What will be the effect of the economic downturn?

The worldwide economic downturn has highlighted the link between economic activity and energy consumption. As economic activity increased earlier in this decade, worldwide energy consumption increased dramatically; however, when the world economy soured, energy consumption declined in tandem. The price of energy, especially oil, followed this trend, rising dramatically until mid-2008, reflecting the struggle producers had to keep up with demand, and then falling to levels not seen since mid-2004.

Whether the economic downturn is short lived or lasts for years, its impact on the energy sector will be felt in this region in a number of different ways. As importantly, what the provinces in the region decide to do during the downturn will determine how long it takes them to recover and how well they will weather the next downturn.

Most people have already experienced one of the few apparent benefits of the downturn, the fall in the price of gasoline and fuel oil since last summer. With OPEC producers more-or-less acting in unison and reducing production, prices may begin to increase in the near future.

One of the more serious impacts of the economic downturn on Atlantic Canada will be the laying-off of people working on the various tar-sands projects in Western Canada. During the boom times, many people left the region to work in Alberta and Saskatchewan, and, in many cases, helped Atlantic Canada’s economy in two ways; first, by sending remittances home and second, by lowering the region’s unemployment rate. Now, with workers, through no fault of their own, losing their jobs on these projects and returning home, the impact on the region’s economy will be equally dramatic: lowering household incomes and, for those unable to find work, adding to the region’s unemployment.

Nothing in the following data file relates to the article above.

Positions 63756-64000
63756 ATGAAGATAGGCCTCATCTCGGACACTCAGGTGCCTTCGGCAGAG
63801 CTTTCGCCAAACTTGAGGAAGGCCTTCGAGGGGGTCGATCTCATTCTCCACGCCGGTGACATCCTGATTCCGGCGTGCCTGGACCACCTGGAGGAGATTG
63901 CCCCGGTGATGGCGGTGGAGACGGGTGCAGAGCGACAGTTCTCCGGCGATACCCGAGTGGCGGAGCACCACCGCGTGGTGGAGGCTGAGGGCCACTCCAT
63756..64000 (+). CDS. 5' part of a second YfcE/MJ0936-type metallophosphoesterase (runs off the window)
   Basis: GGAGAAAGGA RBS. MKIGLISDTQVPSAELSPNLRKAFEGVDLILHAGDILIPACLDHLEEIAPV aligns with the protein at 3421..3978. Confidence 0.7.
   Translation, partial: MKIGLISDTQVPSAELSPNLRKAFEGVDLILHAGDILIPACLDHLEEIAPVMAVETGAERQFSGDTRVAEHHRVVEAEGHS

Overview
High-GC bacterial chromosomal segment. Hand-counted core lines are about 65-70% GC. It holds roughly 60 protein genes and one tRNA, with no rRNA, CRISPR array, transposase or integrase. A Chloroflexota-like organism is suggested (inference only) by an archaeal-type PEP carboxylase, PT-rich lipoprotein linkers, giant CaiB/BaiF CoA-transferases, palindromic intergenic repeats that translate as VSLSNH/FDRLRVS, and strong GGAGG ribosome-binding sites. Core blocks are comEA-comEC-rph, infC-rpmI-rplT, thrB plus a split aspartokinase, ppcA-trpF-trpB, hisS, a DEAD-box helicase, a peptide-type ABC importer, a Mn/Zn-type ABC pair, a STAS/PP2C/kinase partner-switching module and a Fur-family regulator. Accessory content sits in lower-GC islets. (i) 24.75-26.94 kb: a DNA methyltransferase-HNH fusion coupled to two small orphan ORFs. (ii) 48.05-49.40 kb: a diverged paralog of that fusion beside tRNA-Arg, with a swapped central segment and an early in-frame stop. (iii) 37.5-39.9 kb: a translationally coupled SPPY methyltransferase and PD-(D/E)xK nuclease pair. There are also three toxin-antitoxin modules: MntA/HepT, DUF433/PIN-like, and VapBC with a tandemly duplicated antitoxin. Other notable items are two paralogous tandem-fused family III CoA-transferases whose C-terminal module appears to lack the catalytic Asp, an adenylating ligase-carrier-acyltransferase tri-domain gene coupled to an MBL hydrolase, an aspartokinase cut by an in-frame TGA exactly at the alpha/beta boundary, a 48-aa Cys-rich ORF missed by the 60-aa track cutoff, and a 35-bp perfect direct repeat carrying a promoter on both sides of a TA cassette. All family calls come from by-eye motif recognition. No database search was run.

The decline in the price of energy, coupled with the worldwide financial credit crisis, is leading to less investment in energy exploration and energy production facilities. Compounding this problem are the size and locations of the newly discovered oil and natural gas reserves—they are invariably smaller and in more difficult to access locations, usually adding to the cost of the energy extracted. In the short term, this will impact those directly and indirectly involved in the energy industry; however, over the longer term, it means that when the recession does end, there may not be the energy supply needed to meet the demand generated by the recovery. One scenario for the recovery sees it cut short because of the lack of energy, leading to yet another, deeper economic downturn.

Jurisdictions that intend to lead the economic recovery and be prepared for future energy shocks will begin by improving their energy security. This will require a thorough review of their present and potential future energy supplies and services. It will also mean significant reductions in per-capita energy consumption, and the replacement of existing insecure energy supplies—and the restriction of new demand—to supplies that are both secure and environmentally benign.

So how will the Maritime Provinces fare?